CBEMR starts with a detailed investigation of the proposed site to understand the reasons for previous mangrove losses and why mangroves are not naturally regenerating. Mangrove teams need to understand the biophysical parameters of the site, the ecology of the species present or expected, local hydrology and topography, and other features that might affect mangrove establishment. There also needs to be an investigation of the social factors that might inhibit mangrove regeneration including land tenure, site usage, site history, what restoration attempts have been tried already, and other relevant socio-economic factors such as livelihoods that impact on mangroves. This research, combined with a study of a nearby natural healthy mangrove, will reveal what has changed on site and what needs to be done in order to restore normal mangrove conditions. Discussion and agreement within a village about project objectives, who does the work and equitable benefit sharing, are greatly aided by mapping of the site and frequent public engagement to discuss proposed activities. Implementation can therefore take many forms, from digging to improve site hydrology, to agreements to divert more fresh water into a site, or community mangrove management rules about harvesting of mangroves. The work and social agreements need monitoring beyond 3-5 years to ensure the interventions worked and social agreements are being adhered to. If interventions failed to work the first time, this iterative process encourages further study and work to ensure successful outcomes.  The process will also hopefully demonstrate that local communities must preserve the mangroves they have, protect them, and manage them sustainably in order to secure a sustainable future for themselves.

The use of CBEMR leads both to more successful restoration efforts, as well as the regeneration of a more natural forest, and proper integration of local communities and necessary stakeholders into a conservation area. This provides benefits ranging from increased biodiversity, increased resilience to disease and climate change, more protection for coastlines, and more sustainable, long-lasting restoration efforts.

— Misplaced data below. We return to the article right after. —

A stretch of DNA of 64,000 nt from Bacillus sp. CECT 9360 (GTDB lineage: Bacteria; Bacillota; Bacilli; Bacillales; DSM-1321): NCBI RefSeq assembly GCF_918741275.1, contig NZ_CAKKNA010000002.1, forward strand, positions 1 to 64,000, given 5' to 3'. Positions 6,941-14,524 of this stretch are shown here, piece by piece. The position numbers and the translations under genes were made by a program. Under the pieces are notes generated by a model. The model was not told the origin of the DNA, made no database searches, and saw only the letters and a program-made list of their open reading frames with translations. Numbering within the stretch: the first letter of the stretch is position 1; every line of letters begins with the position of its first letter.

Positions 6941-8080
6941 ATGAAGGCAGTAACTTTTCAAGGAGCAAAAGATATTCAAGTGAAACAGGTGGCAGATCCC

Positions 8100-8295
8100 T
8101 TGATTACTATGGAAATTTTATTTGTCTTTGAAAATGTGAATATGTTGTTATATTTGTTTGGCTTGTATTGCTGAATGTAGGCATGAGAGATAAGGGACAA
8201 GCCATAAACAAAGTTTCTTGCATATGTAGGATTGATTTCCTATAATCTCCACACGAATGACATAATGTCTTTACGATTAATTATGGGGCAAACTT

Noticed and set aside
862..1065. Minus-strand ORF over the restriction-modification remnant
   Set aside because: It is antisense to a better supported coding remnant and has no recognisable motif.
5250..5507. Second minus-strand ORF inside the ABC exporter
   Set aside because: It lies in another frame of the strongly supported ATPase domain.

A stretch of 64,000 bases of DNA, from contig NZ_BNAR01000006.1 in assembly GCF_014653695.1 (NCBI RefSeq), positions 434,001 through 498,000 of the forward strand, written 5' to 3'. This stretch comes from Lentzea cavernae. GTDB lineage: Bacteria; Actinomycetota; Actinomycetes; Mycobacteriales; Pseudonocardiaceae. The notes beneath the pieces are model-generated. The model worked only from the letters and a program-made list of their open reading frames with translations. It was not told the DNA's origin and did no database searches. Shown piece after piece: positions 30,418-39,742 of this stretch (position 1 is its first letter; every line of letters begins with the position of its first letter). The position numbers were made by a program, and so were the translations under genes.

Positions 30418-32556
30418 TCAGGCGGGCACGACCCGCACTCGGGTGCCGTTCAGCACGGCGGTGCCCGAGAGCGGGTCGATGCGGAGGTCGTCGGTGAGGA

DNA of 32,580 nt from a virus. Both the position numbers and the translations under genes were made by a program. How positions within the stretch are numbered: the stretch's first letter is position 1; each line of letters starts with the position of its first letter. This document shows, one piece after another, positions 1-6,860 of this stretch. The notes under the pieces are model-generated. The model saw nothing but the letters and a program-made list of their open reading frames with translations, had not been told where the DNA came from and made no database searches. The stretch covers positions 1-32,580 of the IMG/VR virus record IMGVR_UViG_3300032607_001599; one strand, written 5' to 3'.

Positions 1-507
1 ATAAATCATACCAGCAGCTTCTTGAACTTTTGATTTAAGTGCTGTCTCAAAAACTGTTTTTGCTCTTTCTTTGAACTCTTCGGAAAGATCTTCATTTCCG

Training Services

Training Services

How MAP can help your organization implement CBEMR techniques
Demonstration Sites

Demonstration Sites

using CBEMR method

Locations of CBEMR trainings & restorations around the globe. Red = Training;  Green = Training & Restoration

CBEMR General ( copy) Placeholder
CBEMR General ( copy)

Mangrove Action Project has implemented both CBEMR projects and trainings in various countries around the world, demonstrating an effective and sustainable approach to mangrove forest restoration.

MAP has actively rehabilitated mangroves in Thailand and Indonesia, as part of post-tsunami recovery, while being involved in consulting on shoreline and mangrove restoration projects elsewhere. MAP has completed EMR training workshops in Cambodia, El Salvador, French Guiana, Honduras, India, Indonesia, Malaysia Myanmar, Senegal, Sri Lanka, Tanzania, and Thailand, and plans to additional workshops where there is interest. MAP also facilitates a CBEMR e-group with over 280 members worldwide sharing information and experience on more effective ways to rehabilitate mangroves. Through all of its work, MAP also raises awareness among those participating as to the importance of mangrove forests, whether participants are policy makers, local citizens, or NGOs.

Join CBEMR Group

Are you interested in bringing a training to your restoration project?

Click the link adjacent to read more about the trainings, or to get in touch with our team:

Read more about the CBEMR process:

The Mangrove Action Project (MAP) has adopted ‘Ecological Mangrove Restoration’ (EMR) as developed by Robin Lewis of Florida. Robin successfully used the method to restore mangroves for over 30 years, and there have been a number of scientific papers written to support the technique which uses natural mangrove as a model or reference site.